Soupergirl owner explains struggle of keeping employees safe during pandemic

A Soupergirl employee prepares food while wearing a mask and a personal protective gear.

A Soupergirl employee takes a COVID-19 test with the help of a doctor.

A Soupergirl employee gets his temperature checked before entering the restaurant.

A Soupergirl employee sprays disinfectant inside the car before starting with deliveries.

A Soupergirl employee prepares food while wearing a mask and a personal protective gear.

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It’s a new added cost for many business owners during the pandemic to take extra steps to keep employees from catching COVID-19 at work. But for many small businesses, keeping their teams safe has been a struggle.

For many, there is confusion about what are the best practices since the guidance for employers continues to change.

Sara Polon, owner of Soupergirl, a soup delivery company based in D.C., said in talking with fellow business owners, plans of action differ from business to business.

“No one really knows what to do, we kind of feel like we are in the Wild Wild West,” Polon said.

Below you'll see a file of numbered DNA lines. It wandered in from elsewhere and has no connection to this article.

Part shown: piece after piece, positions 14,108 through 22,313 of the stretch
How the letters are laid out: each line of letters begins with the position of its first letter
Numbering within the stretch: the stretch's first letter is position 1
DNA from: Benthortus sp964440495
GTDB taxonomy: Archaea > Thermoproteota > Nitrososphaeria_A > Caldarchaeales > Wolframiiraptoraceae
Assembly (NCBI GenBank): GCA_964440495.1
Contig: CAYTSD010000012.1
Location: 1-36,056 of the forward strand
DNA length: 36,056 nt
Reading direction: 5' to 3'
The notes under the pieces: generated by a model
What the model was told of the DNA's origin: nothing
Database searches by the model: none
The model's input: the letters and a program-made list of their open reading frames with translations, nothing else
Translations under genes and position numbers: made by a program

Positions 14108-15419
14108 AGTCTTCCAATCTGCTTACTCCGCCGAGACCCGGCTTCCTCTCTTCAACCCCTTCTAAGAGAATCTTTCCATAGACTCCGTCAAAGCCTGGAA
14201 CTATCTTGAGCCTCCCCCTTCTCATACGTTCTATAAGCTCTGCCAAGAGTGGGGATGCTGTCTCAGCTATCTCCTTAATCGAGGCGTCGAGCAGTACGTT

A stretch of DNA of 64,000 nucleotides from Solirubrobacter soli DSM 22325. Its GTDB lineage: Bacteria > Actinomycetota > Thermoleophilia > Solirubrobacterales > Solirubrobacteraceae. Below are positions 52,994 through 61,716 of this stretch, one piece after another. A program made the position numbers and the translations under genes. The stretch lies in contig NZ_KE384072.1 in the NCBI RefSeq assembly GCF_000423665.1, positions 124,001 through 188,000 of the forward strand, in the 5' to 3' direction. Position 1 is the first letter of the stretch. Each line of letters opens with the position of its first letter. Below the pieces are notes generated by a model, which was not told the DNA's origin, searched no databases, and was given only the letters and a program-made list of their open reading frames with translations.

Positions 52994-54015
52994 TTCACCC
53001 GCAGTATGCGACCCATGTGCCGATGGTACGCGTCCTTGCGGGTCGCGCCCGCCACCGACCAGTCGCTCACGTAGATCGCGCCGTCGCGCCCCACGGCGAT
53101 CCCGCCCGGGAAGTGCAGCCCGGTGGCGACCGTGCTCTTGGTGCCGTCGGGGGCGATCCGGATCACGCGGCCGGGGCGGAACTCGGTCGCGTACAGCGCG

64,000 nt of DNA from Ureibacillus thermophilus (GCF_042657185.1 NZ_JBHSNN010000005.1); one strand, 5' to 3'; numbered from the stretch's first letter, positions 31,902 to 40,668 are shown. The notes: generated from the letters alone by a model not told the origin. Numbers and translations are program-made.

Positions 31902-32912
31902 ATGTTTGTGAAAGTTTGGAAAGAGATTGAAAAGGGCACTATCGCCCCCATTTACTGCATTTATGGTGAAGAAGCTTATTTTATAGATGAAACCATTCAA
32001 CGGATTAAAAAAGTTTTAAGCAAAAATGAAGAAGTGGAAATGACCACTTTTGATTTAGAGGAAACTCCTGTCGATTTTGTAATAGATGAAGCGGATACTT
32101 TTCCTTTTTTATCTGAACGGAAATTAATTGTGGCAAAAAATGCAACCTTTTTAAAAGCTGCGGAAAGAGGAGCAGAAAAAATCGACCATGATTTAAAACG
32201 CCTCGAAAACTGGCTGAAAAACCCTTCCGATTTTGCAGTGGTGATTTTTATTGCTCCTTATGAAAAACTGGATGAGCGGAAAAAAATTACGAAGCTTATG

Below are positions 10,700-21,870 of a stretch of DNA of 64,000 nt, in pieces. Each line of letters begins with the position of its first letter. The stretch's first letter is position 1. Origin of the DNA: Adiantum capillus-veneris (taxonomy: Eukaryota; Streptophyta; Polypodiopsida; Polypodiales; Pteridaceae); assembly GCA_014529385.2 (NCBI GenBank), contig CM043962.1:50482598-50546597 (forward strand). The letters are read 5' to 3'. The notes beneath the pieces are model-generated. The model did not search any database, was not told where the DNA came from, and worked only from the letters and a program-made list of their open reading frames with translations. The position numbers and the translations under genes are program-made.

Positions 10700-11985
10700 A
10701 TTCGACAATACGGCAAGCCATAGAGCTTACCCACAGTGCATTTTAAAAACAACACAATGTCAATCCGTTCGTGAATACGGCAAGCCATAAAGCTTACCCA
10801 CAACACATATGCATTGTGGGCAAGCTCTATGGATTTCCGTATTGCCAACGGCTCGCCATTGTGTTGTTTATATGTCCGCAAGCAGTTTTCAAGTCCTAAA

Polon has done a lot of research, and since reopening in June, she has taken several steps from providing personal protective gear to setting up insurance for her team. However, she said testing would be vital to keeping everyone safe.

The Soupergirl owner hired a doctor to come into her operation weekly, and administer COVID-19 tests to 25 of her 30 employees who cannot work from home.

The cost per testing session, she said, is around $800.

The doctor would send the samples collected out to labs for results, but Polon said the duration between giving the test and getting the results has continued to grow.

“The results started taking longer and longer and longer, and they got to the point where they were coming in 15 days after we were testing, which rendered them absolutely useless,” Polon said.

Polon said she believes testing should be offered by governments on either the federal or local level, especially for essential businesses and small businesses to help employers keep employees healthy and keep their doors open.

“A federal testing program or a local testing program that is fully paid for, that makes it easy for small business owners and workers to get tested, stay safe and really function in the safest manner possible for everybody,” Polon said.

The additional safety steps, though costly, are critical to easing anxiety and improving morale during these uncertain times, Polon said.

“I think there’s a profound sense of loyalty and gratitude from everybody, from my prep team to myself,” she said.


More Coronavirus news

Looking for more information? D.C., Maryland and Virginia are each releasing more data every day. Visit their official sites here: Virginia | Maryland | D.C.


 

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